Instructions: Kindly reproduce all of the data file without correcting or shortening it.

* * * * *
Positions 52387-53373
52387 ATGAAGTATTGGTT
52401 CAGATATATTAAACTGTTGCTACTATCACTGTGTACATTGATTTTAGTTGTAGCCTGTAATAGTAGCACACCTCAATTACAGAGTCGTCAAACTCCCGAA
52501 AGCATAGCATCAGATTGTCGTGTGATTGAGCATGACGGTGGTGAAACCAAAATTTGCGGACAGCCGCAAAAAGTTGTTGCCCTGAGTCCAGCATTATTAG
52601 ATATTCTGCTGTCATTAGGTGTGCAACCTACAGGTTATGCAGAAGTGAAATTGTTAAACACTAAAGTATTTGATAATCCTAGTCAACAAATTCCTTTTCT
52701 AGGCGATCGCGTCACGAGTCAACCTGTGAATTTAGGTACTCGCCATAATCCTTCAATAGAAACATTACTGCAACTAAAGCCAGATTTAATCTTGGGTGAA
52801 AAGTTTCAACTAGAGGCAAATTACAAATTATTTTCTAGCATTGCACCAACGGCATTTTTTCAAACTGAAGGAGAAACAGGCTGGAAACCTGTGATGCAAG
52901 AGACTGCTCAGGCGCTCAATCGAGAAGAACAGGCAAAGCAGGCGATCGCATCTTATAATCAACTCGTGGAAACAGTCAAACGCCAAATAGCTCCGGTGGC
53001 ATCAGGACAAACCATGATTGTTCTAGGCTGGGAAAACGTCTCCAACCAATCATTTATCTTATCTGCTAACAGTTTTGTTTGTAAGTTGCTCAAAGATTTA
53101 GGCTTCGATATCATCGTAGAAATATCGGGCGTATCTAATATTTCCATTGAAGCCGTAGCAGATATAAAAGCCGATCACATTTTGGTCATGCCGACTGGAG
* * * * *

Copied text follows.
Positions 52387-53373
52387 ATGAAGTATTGGTT
52401 CAGATATATTAAACTGTTGCTACTATCACTGTGTACATTGATTTTAGTTGTAGCCTGTAATAGTAGCACACCTCAATTACAGAGTCGTCAAACTCCCGAA
52501 AGCATAGCATCAGATTGTCGTGTGATTGAGCATGACGGTGGTGAAACCAAAATTTGCGGACAGCCGCAAAAAGTTGTTGCCCTGAGTCCAGCATTATTAG
52601 ATATTCTGCTGTCATTAGGTGTGCAACCTACAGGTTATGCAGAAGTGAAATTGTTAAACACTAAAGTATTTGATAATCCTAGTCAACAAATTCCTTTTCT
52701 AGGCGATCGCGTCACGAGTCAACCTGTGAATTTAGGTACTCGCCATAATCCTTCAATAGAAACATTACTGCAACTAAAGCCAGATTTAATCTTGGGTGAA
52801 AAGTTTCAACTAGAGGCAAATTACAAATTATTTTCTAGCATTGCACCAACGGCATTTTTTCAAACTGAAGGAGAAACAGGCTGGAAACCTGTGATGCAAG
52901 AGACTGCTCAGGCGCTCAATCGAGAAGAACAGGCAAAGCAGGCGATCGCATCTTATAATCAACTCGTGGAAACAGTCAAACGCCAAATAGCTCCGGTGGC
53001 ATCAGGACAAACCATGATTGTTCTAGGCTGGGAAAACGTCTCCAACCAATCATTTATCTTATCTGCTAACAGTTTTGTTTGTAAGTTGCTCAAAGATTTA
53101 GGCTTCGATATCATCGTAGAAATATCGGGCGTATCTAATATTTCCATTGAAGCCGTAGCAGATATAAAAGCCGATCACATTTTGGTCATGCCGACTGGAG